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K-Ar Dating of Authigenic Illites: Integrating Diagenetic History of the Mesa Verde Group, Piceance Basin, NW Colorado

Stroker, Trevor 1; Harris, Nick 1
1 Geology and Geological Engineering, Colorado School of Mines, Golden, CO.

Tight gas sands represent a significant portion of the U.S. domestic petroleum reserves. The ability to date diagenetic reactions that significantly influence reservoir quality will enhance our ability to characterize and produce these fields. Though diagenetic clays form only a small percent of the sandstone, they have a disproportionately large impact on reservoir properties because of their high surface-to-volume ratio. Using thin-section petrographic analysis, X-ray diffraction, scanning electron mircoscopy, and K-Ar dating, systematic trends in feldspar alteration and illitization can be seen in the fluvial section of the Williams Fork Formation (Upper Mesaverde), Piceance Basin, Colorado.

Samples taken from wells in Rulison and Parachute fields between 4500 to 7000 feet below surface were investigated for whole rock mineralogy and also treated to isolate the clay- sized fraction (<1µm). Illite from the extracted clays provide K-Ar ages for fifteen samples, revealing a linear increase in age from approximately 37 Ma to 55 Ma with depth. These ages incorporate two different types of diagenetic illite. The largest constituent, as determined by SEM microscopy, is a highly illitized, pore-lining, mixed layer illite/smectite; smaller quantities of later stage, pore-filling fibrous illite are also present. Samples with relatively high concentrations of fibrous pore-filling illite compared to MLIS exhibit age dates 4-7 Ma younger than those of the same depth with little to no fibrous pore-filling illite, corroborating the relative age relationship between the two illite polytypes based on petrographic observations.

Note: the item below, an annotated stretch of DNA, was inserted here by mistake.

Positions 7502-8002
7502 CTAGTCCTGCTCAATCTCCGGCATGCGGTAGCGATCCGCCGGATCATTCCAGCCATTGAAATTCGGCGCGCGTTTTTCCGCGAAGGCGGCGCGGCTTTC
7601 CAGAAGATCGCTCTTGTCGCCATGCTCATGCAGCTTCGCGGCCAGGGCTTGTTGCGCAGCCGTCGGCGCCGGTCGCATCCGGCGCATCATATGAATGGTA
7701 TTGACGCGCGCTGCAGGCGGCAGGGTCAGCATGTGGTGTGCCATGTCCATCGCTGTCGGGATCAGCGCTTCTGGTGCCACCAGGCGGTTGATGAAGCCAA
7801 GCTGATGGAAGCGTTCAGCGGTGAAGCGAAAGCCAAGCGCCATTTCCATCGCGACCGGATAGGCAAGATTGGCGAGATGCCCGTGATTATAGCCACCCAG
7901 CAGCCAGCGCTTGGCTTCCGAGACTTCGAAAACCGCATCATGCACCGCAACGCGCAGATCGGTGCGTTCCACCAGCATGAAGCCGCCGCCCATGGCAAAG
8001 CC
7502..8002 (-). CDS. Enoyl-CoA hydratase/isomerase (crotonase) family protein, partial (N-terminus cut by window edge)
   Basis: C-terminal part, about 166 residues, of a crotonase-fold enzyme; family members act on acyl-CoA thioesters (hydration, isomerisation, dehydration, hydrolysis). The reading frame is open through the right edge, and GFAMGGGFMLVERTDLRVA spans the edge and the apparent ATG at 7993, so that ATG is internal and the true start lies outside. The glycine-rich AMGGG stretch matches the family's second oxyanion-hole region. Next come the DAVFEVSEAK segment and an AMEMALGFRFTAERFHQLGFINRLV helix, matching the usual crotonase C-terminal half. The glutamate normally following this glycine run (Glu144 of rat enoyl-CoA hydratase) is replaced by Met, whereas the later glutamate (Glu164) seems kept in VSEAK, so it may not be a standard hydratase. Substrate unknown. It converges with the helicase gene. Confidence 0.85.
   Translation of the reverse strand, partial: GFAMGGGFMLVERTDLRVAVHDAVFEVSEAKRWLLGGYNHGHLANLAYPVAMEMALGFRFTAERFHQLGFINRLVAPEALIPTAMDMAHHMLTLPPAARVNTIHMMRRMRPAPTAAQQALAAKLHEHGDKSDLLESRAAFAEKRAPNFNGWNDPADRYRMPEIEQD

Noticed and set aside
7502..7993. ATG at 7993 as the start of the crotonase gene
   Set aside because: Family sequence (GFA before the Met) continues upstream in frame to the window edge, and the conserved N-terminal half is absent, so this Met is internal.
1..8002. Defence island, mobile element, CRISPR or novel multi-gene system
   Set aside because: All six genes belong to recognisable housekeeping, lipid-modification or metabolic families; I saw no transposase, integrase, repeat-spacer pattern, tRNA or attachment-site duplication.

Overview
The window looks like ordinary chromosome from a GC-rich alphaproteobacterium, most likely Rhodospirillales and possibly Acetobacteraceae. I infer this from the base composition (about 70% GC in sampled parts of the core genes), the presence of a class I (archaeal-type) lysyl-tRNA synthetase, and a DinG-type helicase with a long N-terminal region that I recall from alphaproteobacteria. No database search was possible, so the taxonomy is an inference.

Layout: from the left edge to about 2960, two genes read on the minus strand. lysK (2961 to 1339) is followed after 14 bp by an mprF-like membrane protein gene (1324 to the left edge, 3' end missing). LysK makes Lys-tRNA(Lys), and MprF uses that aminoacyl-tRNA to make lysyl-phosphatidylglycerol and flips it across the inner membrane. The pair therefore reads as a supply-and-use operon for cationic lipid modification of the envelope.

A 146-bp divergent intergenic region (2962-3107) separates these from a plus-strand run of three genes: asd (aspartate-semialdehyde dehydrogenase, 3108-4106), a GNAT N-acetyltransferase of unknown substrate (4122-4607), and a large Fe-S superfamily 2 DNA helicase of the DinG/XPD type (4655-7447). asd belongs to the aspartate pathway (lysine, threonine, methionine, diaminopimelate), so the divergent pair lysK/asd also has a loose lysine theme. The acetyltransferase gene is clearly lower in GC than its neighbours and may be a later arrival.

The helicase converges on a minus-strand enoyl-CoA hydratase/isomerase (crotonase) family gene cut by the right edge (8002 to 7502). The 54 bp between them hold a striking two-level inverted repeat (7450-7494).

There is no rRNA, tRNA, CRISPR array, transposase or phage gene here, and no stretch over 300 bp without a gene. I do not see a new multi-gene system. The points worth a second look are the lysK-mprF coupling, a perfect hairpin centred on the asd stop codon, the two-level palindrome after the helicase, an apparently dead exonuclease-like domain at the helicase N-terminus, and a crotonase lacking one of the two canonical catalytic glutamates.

The illite age dates correspond to entry into the calculated 100°C window during initial burial as determined by Crossey and Larsen (1992) and Johnson and Nuccio (1983). This temperature regime is often associated with a transition to highly ordered MLIS from early smectite (Lee, 1989) with water released from smectite creating overpressure conditions and aiding in the generation of hydrocarbons in nearby organic rich stratum (Ko and Hesse, 1998). Ages recorded by illite K-Ar dating are approximately 20 Ma younger and correspond to a depth 4000 feet shallower than the maximum burial for the fluvial interval of the Williams Fork Formation, possibly indicating a mechanism for early over-pressurization and fracturing of this interval.

 

AAPG Search and Discovery Article #90090©2009 AAPG Annual Convention and Exhibition, Denver, Colorado, June 7-10, 2009